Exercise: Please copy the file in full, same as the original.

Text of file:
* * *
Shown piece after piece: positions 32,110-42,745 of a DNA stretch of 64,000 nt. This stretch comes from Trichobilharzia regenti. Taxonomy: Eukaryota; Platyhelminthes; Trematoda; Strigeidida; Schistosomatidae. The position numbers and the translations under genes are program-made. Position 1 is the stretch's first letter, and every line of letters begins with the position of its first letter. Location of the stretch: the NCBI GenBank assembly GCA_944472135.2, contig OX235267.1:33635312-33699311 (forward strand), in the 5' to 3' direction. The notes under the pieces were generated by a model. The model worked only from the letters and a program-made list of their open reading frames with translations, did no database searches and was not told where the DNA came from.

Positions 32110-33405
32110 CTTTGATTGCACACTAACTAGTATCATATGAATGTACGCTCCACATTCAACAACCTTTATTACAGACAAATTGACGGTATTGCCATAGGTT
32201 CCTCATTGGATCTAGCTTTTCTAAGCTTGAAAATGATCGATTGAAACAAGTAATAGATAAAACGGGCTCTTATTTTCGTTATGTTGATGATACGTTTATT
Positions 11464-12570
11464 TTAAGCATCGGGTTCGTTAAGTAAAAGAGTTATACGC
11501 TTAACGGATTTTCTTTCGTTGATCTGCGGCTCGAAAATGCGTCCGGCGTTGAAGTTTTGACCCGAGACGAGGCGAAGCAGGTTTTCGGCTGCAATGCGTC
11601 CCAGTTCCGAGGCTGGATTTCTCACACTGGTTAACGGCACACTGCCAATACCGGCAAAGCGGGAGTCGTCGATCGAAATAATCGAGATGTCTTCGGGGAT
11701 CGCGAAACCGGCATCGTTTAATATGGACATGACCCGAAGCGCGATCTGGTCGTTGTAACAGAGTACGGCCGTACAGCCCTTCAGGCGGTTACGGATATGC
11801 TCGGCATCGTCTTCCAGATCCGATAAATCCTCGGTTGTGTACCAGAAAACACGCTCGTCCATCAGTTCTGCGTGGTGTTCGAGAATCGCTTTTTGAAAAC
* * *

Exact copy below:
Shown piece after piece: positions 32,110-42,745 of a DNA stretch of 64,000 nt. This stretch comes from Trichobilharzia regenti. Taxonomy: Eukaryota; Platyhelminthes; Trematoda; Strigeidida; Schistosomatidae. The position numbers and the translations under genes are program-made. Position 1 is the stretch's first letter, and every line of letters begins with the position of its first letter. Location of the stretch: the NCBI GenBank assembly GCA_944472135.2, contig OX235267.1:33635312-33699311 (forward strand), in the 5' to 3' direction. The notes under the pieces were generated by a model. The model worked only from the letters and a program-made list of their open reading frames with translations, did no database searches and was not told where the DNA came from.

Positions 32110-33405
32110 CTTTGATTGCACACTAACTAGTATCATATGAATGTACGCTCCACATTCAACAACCTTTATTACAGACAAATTGACGGTATTGCCATAGGTT
32201 CCTCATTGGATCTAGCTTTTCTAAGCTTGAAAATGATCGATTGAAACAAGTAATAGATAAAACGGGCTCTTATTTTCGTTATGTTGATGATACGTTTATT
Positions 11464-12570
11464 TTAAGCATCGGGTTCGTTAAGTAAAAGAGTTATACGC
11501 TTAACGGATTTTCTTTCGTTGATCTGCGGCTCGAAAATGCGTCCGGCGTTGAAGTTTTGACCCGAGACGAGGCGAAGCAGGTTTTCGGCTGCAATGCGTC
11601 CCAGTTCCGAGGCTGGATTTCTCACACTGGTTAACGGCACACTGCCAATACCGGCAAAGCGGGAGTCGTCGATCGAAATAATCGAGATGTCTTCGGGGAT
11701 CGCGAAACCGGCATCGTTTAATATGGACATGACCCGAAGCGCGATCTGGTCGTTGTAACAGAGTACGGCCGTACAGCCCTTCAGGCGGTTACGGATATGC
11801 TCGGCATCGTCTTCCAGATCCGATAAATCCTCGGTTGTGTACCAGAAAACACGCTCGTCCATCAGTTCTGCGTGGTGTTCGAGAATCGCTTTTTGAAAAC